The first “white spaces” devices, which thread long-range wireless data signals through gaps in TV spectrum, will start to appear later this year. Microsoft is bidding to play a central role in how they operate.
The coming devices are expected to include home routers to bring Internet to the home and even mobile devices such as phones or tablets. To avoid interfering with TV broadcasts, they will check with a government-appoved online database to learn of available white spaces between channels in their area. Microsoft has applied to the FCC to become an approved administrator of such a system, built using technology developed by its research wing, dubbed SenseLess. This would give the company an influential stake in the world’s first attempt to find a new way to free up the airwaves—an approach that is likely to be adopted worldwide. Google and eight other companies have already been granted permission to operate white spaces databases, but they have revealed little of their technology.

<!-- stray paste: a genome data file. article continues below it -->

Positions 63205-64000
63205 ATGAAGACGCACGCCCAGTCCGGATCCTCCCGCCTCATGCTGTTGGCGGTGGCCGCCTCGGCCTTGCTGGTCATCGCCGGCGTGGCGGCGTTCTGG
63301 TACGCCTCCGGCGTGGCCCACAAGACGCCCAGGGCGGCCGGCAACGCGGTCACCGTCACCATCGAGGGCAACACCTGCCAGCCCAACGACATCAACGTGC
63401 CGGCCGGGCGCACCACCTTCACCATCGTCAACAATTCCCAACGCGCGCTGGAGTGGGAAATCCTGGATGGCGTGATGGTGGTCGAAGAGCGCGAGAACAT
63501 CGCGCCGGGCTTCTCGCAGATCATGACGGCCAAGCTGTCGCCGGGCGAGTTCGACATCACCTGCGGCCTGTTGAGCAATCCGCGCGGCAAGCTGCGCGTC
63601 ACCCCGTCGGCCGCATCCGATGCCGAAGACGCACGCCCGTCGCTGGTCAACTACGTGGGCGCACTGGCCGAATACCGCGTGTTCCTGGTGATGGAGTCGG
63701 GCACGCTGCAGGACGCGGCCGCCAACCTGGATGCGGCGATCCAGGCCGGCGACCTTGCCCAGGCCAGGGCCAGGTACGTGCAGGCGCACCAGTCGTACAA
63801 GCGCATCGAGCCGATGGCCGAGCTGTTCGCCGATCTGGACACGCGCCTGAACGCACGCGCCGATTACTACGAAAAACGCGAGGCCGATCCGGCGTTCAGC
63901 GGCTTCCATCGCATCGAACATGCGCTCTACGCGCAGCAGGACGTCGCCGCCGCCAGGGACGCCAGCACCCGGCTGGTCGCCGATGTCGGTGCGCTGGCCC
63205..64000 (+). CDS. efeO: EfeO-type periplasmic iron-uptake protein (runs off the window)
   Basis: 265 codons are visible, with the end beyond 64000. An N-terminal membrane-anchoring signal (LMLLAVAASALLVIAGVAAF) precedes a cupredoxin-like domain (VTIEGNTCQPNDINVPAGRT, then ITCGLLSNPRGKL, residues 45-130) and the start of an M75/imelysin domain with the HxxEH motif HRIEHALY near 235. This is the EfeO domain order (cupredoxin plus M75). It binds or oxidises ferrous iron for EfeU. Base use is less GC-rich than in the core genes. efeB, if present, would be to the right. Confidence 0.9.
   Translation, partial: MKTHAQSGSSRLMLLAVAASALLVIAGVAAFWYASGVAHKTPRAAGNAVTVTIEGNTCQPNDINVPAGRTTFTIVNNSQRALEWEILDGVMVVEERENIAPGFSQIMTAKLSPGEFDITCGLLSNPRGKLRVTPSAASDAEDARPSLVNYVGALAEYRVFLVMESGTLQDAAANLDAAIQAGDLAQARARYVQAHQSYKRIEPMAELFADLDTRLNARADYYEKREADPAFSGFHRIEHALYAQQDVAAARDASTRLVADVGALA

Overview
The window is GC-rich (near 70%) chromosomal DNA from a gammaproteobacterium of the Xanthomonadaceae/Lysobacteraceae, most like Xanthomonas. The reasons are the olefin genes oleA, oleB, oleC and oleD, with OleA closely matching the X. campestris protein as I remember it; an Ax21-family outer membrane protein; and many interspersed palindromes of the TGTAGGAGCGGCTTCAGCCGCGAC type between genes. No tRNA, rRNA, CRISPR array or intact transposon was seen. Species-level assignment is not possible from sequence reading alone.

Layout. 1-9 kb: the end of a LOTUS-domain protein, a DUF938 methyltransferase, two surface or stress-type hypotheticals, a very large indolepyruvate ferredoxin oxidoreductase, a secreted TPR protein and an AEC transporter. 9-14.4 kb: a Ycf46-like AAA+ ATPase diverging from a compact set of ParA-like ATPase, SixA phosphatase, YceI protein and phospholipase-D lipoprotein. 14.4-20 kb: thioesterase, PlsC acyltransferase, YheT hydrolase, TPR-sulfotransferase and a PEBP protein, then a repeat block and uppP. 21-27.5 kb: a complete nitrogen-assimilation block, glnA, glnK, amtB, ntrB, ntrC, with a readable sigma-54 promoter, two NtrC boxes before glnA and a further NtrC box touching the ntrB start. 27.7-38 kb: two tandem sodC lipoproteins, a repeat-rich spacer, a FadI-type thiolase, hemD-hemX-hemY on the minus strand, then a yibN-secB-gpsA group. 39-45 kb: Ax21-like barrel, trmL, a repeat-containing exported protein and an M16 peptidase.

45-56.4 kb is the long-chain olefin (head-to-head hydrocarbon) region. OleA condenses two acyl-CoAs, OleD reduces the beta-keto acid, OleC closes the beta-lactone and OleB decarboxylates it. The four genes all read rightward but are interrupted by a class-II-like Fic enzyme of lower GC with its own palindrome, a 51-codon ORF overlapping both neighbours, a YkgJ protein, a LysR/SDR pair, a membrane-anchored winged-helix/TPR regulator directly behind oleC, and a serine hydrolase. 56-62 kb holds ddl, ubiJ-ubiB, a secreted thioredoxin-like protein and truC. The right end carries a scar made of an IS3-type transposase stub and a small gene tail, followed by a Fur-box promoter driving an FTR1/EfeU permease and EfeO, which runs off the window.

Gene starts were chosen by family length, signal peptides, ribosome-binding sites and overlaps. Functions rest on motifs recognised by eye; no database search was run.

Microsoft’s system was recently demonstrated in Las Vegas, where it enabled an Xbox games console to get online using a prototype white spaces device made by startup Adaptrum.
TV spectrum signals have a longer wavelength than Wi-Fi or cellular signals, which means TV spectrum can support longer-range data connections. Microsoft’s trial white spaces network, on its Redmond, Washington, campus, can provide high-speed Internet at a range of over a mile.